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Rich Country / Poor People

The country has grown richer, a lot richer. Our total net worth, as reported by the Federal Reserve, and the WSJ graphic, has passed $92.8T. That’s Trillion, as in a “one” with 12 zeros. A trillion is also a million million, so $92.8T is $92.8 million times a million.

How many households are we talking? If we divide this huge treasure over the population, what are we worth, on average? Good question.

 

 

 

 

 

 

We are up to 119.03 million households in the US. When we divide, the result is $779,635.

As a country, this makes us pretty well off. The average family can own a paid-off house worth $235K, and still have $545K which, for retirees, can provide over $20K per year income. Combine this with another $20K in social security, for a couple, and the numbers still look good.

Not so fast.  The totals reported, the treasure of nearly $93 trillion dollars, fails to discuss one crucial factor, the distribution of this wealth.

CNN offered a look at how this wealth is distributed.

That leaves just 1% of the total pie for the entire bottom half of the population. Note that while that article was written in 2016, just before the election, it used data from 2013. The point remains, half are sharing just 1% of this wealth. I don’t have a solution, today I am just making an observation. The totals and the averages that are reported are meaningless without digging deeper. A $500K average doesn’t help when your family and 8 others have virtually nothing, but one family has $5M. Keep all this in mind when you see any articles that offer this type of news presented as if we are all somehow better off.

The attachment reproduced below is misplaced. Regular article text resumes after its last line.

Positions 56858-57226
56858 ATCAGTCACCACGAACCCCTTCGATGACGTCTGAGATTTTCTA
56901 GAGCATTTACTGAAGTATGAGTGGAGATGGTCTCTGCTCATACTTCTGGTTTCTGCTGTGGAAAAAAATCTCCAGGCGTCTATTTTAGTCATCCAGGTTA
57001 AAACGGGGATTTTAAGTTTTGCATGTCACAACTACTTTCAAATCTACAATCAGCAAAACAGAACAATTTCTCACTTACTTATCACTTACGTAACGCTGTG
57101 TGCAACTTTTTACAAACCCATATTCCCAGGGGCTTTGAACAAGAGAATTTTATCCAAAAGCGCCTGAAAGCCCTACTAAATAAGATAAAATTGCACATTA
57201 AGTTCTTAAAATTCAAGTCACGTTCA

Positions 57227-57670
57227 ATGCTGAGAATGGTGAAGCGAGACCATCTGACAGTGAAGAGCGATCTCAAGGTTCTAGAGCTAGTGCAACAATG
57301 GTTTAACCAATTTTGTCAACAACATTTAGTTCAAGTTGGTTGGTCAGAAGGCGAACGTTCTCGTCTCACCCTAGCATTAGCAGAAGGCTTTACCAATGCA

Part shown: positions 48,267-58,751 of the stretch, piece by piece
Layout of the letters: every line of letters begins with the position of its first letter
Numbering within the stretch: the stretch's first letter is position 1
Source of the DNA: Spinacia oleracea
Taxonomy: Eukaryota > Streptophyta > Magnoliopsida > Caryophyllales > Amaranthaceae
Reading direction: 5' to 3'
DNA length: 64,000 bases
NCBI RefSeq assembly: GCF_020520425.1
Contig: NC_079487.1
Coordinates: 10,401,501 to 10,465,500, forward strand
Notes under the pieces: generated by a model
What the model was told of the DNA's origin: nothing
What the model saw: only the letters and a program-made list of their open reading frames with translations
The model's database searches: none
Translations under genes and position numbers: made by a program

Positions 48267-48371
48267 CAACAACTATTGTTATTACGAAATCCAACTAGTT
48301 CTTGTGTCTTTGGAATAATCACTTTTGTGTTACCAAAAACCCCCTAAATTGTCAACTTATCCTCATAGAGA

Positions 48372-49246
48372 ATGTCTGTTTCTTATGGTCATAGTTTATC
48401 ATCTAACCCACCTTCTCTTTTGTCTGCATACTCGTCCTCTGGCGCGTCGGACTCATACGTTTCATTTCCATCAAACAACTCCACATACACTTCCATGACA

• Kathy March 17, 2017, 1:48 pm

    All of your points are valid, but I would mention that even the lowest 1% in the U.S. is wealthy compared to most of the world. And in this country, I see people paying for their groceries with food stamps while an I-phone is sticking out of their pocket/purse.

  • Steve March 17, 2017, 5:41 pm

    Kathy, your point is valid that the bottom 50% in the US today are on average better off than the average person in the whole world. However you are misled by your own eyes if you think having a smartphone means someone is well off. http://www.newstatesman.com/politics/welfare/2015/10/no-having-smartphone-doesnt-mean-youre-not-poor

  • Troy @ Market History March 23, 2017, 5:15 am

    I think this wealth disparity is why Trump was elected. A lot of people are just angry. While the economy has boomed since 1980, the average worker is no better off (in real terms, no nominal) than he was 30something years ago. I guess part of the problem is technology. It allows the haves to automate many things, lay off workers (cut costs) and reap the benefits for a select few.

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